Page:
David N. Seidman (TMS)
AIME Robert Lansing Hardy Award in 1966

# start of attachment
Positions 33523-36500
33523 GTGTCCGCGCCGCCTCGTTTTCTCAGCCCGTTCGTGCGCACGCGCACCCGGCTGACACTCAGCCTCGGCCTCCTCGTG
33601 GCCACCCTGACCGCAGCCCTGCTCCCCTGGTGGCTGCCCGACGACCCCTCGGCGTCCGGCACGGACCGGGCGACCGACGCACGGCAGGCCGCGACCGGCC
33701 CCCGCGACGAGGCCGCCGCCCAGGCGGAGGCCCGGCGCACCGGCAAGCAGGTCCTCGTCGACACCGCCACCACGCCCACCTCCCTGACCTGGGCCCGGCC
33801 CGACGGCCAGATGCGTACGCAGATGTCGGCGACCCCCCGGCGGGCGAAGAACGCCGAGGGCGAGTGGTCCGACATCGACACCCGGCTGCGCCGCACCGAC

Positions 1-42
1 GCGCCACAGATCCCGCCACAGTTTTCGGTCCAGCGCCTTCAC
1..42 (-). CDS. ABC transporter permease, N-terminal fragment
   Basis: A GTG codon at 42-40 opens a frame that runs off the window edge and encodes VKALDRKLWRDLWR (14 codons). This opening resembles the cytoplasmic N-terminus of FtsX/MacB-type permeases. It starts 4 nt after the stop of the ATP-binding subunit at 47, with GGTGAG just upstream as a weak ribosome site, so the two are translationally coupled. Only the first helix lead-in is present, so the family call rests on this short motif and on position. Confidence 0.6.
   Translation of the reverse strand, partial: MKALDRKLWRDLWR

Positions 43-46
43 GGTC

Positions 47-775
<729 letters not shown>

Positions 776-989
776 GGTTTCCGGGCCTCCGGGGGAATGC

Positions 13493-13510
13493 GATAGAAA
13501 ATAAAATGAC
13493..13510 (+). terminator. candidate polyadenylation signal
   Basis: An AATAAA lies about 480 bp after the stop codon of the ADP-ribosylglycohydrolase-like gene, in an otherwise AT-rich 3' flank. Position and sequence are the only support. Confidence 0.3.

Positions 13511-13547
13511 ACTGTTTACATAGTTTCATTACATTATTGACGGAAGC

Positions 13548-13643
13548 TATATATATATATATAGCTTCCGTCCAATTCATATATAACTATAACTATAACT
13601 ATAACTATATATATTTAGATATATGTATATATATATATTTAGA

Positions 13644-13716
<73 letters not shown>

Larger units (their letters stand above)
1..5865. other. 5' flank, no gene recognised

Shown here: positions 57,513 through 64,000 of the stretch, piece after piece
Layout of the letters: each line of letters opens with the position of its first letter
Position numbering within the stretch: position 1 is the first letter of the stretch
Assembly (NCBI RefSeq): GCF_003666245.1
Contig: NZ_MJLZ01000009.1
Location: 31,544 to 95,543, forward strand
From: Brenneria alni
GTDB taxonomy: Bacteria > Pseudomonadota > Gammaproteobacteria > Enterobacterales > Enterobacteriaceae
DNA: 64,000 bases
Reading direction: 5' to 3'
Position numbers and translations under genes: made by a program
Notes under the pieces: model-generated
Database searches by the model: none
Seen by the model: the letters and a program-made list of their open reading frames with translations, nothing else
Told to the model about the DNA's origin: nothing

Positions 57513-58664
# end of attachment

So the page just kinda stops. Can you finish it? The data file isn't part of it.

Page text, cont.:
David Seidman is the Walter P. Murphy Professor of materials science and engineering at Northwestern University and the founding director of the Northwestern University for Atom-Probe Tomography (NUCAPT). Prior to that he was a professor of materials science and engineering at Cornell University, where he commenced using field-ion microscopy, in January 1966, to study point defects in quenched or irradiated materials, and constructed the first ultrahigh vacuum atom-probe field-ion microscope (APFIM) that was completely computer controlled. With the APFIM he studied radiation-induced precipitation in fast-neutron irradiated alloys and interfacial segregation at stacking faults. At Northwestern University, commencing in September 1985, he has studied grain-boundary (GB) segregation utilizing APFIM and three-dimensional atom-probe tomography (APT), and Metropolis algorithm Monte Carlo simulations to elucidate the effects of the five macroscopic degrees of freedom on GB segregation. He has studied and is studying the kinetics of first-order phase transformations in model nickel-based superalloys employing APT and vacancy-mediated lattice-kinetic Monte Carlo simulations to understand the temporal evolution of the nanostructure on an atomic scale. Additionally, he has studied and is studying iron-copper based alloys, aluminum-scandium based alloys, and cobalt-based alloys to understand how their nanostructures evolve temporally with the objective of utilizing the latter two alloys for technological applications at elevated temperatures. His research always focuses on understanding, on a subnanoscale, what is responsible for the temporal evolution with the goal of obtaining alloys that will be technologically useful.